A Smorgasbord of Sound
On this week's World Music Show (1/28), I feel like I took all the cool sounds and songs from around the globe and put them into a blender and came out with a show worthy of a few hours. Where to begin, oh, where to begin! Ok, how about with a few tracks from the Maylasian singer and ukelele player Zee Avi. Her voice is smooth, deep, sultry and even whimiscal. And her songs evoke a bit of magic, too.
From her, we'll transition to a couple of Kids World Music tracks off a few Putumayo CDs--but don't worry, these sounds won't get stuck in your head like a bad musical migraine. You'll hear Guillermo Anderson, who is from Honduras, and the band Atlantick, who are from Trinidad.
A highlight of the first hour will be from a band of Tuareg-Berber musicians from the Sahara Desert region of northern Mali. The band, Tinariwen, was formed around 1979 in the refugee camps in Libya. After a cease-fire, they returned to Mali in the 1990s. Their style reflects the world around them, so expect to hear the sounds of African Blues as well as Tamashek and Desert Guitars. In that same chunk of music, I'll add some tracks by Latin Playboys and Cafe Tacuba.
To continue the blender theme, we'll move from the Sahara Desert to Portland, Oregon--yep, a mighty trip on a map, but easy musically. I'll play a new track from Pink Martini's latest CD, called 1969, that features the singer Saori Yuki. Yuki does justice to the Bossa Nova sound in a song called "Midnight Bossa Nova." Found in this set of music will be a couple of songs from Beninese singer Angelique Kidjo, doing a song that pairs her with both Bono and John Legend, as well as a track from the band Orchestra Baobab, who are from Dakar.
After hitting the Frapee button on the digital blender in the studio, hour two has quite the sounds in store for you. We'll go from some European grooves that feature German duo who call themselves Jazzamor as well as the Italian band Fiamma Fumana, who play a mix of traditional Italian folk music that mixes with pop and electronica. I'll pair those tracks with a couple of selections from the mind of Alex Gimeno, otherwise known as the man behind Ursula 1000.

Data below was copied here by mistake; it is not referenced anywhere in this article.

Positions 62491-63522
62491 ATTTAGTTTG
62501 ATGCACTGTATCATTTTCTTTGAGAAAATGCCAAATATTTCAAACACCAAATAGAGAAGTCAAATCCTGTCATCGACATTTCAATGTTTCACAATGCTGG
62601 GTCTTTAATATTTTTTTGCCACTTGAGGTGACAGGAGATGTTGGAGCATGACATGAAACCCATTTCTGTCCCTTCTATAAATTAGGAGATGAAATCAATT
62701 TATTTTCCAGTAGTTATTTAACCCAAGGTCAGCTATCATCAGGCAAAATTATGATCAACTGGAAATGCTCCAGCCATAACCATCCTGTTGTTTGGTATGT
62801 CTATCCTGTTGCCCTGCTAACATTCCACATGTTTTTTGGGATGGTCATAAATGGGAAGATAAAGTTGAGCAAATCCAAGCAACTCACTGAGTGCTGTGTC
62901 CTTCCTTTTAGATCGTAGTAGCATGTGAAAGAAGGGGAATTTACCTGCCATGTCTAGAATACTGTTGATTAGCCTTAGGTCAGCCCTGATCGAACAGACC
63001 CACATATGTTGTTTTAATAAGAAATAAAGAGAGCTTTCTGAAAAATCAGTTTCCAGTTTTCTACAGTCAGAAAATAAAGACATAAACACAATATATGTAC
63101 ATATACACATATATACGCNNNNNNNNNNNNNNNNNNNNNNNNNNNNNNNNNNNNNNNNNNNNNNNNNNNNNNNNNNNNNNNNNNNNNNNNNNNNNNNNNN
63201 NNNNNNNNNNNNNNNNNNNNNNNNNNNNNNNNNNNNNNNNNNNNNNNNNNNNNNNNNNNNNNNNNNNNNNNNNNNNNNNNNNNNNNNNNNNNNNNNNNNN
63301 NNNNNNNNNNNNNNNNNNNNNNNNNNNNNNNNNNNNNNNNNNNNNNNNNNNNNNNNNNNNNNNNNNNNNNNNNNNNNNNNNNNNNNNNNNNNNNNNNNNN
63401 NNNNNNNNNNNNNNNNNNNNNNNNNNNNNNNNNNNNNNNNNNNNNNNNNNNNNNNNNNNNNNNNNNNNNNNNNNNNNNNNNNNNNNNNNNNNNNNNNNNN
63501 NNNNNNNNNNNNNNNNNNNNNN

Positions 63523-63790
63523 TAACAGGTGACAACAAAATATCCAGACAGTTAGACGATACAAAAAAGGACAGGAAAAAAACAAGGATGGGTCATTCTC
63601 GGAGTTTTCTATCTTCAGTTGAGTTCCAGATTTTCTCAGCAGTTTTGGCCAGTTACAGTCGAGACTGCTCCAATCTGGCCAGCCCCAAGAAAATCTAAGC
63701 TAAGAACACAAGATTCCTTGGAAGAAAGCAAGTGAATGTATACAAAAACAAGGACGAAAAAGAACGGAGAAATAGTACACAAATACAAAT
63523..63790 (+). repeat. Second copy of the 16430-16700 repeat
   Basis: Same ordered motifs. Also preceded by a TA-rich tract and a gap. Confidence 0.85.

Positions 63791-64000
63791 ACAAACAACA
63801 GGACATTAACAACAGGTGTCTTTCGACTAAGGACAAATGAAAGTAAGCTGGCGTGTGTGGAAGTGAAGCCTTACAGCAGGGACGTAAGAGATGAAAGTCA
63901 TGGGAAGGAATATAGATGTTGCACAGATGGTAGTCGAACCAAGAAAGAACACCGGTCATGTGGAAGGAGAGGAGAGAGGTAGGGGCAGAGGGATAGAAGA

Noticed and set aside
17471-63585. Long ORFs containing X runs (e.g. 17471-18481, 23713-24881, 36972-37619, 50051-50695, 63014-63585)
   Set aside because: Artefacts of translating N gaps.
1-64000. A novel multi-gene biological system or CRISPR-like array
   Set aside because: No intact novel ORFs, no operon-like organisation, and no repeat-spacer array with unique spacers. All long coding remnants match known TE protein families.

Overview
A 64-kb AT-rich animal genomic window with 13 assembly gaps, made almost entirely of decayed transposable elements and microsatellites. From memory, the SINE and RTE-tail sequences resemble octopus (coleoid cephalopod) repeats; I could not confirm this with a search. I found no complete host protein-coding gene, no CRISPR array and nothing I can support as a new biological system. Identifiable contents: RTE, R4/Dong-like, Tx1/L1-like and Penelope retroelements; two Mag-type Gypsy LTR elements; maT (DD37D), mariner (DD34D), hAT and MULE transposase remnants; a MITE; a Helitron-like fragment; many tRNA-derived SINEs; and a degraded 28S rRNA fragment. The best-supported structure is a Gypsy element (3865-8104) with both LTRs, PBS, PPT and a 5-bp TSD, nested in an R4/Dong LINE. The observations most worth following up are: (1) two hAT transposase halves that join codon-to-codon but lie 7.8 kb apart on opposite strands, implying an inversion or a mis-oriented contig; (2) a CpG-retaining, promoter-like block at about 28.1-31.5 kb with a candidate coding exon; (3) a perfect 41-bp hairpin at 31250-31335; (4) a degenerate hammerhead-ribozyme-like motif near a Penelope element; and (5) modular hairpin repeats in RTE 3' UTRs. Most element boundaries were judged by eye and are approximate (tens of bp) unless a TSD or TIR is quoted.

To keep that groovy feeling going, I'll hit the digital blend button again and land in Germany to play a song from the band Mo' Horizons, followed by a song from Badar Ali Kahn, who are from both the US and Pakistan.
We'll also explore a new sound sensation, at least for the World Music Show, called Tabla Beat Science. The Tabla is a popular Indian percussion instrument (of the membranophone family), similar to bongos. It's used in Hindustani classical music as well as in popular and devotional music of the Indian subcontinent. The Tabla consists of a pair of hand drums of contrasting sizes and timbres. The term 'tabla' is derived from an Arabic word, tabl, which simply means "drum." Indians associate this drum with the rhythm of the heart. Although the Tabla is an ancient instrument, there are many performers who have updated its sound electronically, such as Karsh Kale and Talvin Singh. It's really an interesting sound to hear.
As you can hopefully tell, this week's World Music Show has really got something for everyone. Tune in, then come back here to tell me what you think. The World Music Show is heard every Saturday night from 10:00 p.m. to Midnight on WCVE Public Radio. You can also follow my updates and musings via Twitter. Look me up @wcveworldmusic.